• Between War and Peace: Humanitarian Assistance in Violent Urban Settings

      Lucchi, E; Médecins Sans Frontières, Spain (2010-06-07)
      Cities are fast becoming new territories of violence. The humanitarian consequences of many criminally violent urban settings are comparable to those of more traditional wars, yet despite the intensity of the needs, humanitarian aid to such settings is limited. The way in which humanitarian needs are typically defined, fails to address the problems of these contexts, the suffering they produce and the populations affected. Distinctions between formal armed conflicts, regulated by international humanitarian law, and other violent settings, as well as those between emergency and developmental assistance, can lead to the neglect of populations in distress. It can take a lot of time and effort to access vulnerable communities and implement programmes in urban settings, but experience shows that it is possible to provide humanitarian assistance with a significant focus on the direct and indirect health consequences of violence outside a traditional conflict setting. This paper considers the situation of Port-au-Prince (Haiti), Rio de Janeiro (Brazil) and Guatemala City (Guatemala).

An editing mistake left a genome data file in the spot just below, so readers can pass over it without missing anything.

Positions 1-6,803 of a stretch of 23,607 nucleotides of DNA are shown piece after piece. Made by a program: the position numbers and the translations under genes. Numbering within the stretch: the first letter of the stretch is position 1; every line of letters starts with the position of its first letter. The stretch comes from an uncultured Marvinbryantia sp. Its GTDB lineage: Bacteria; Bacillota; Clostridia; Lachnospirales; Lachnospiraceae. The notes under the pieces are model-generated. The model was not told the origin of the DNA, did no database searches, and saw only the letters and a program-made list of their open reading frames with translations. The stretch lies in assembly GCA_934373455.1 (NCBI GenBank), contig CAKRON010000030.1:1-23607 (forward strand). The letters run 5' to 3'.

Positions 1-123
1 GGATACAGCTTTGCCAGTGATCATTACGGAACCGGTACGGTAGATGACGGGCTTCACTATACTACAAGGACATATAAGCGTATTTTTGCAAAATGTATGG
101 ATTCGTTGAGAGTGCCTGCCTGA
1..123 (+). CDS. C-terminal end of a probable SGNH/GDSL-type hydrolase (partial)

• Burundi: a population deprived of basic health care.

      Philips, M; Ooms, G; Hargreaves, S; Durrant, A (Royal College of General Practitioners, 2004-08)
    • Caught in Colombia's crossfire.

      Reilley, B; Morote, S; Médecins sans Frontières, New York, USA. (The Massachusetts Medical Society, 2004-12-16)
    • Chaos in Afghanistan: famine, aid, and bombs.

      Ford, N; Davis, A; Médecins Sans Frontières, 124-32 Clerkenwell Road, EC1R 5DJ, London, UK. Nathan_FORD@msf.org (Elsevier, 2001-11-03)
    • Civilian Landmine Injuries in Sri Lanka.

      Meade, P; Mirocha, J; Medecins Sans Frontieres/Doctors Without Borders, Department of Surgery, King Drew Medical Center, Los Angeles, California 90059, USA. (2000-04)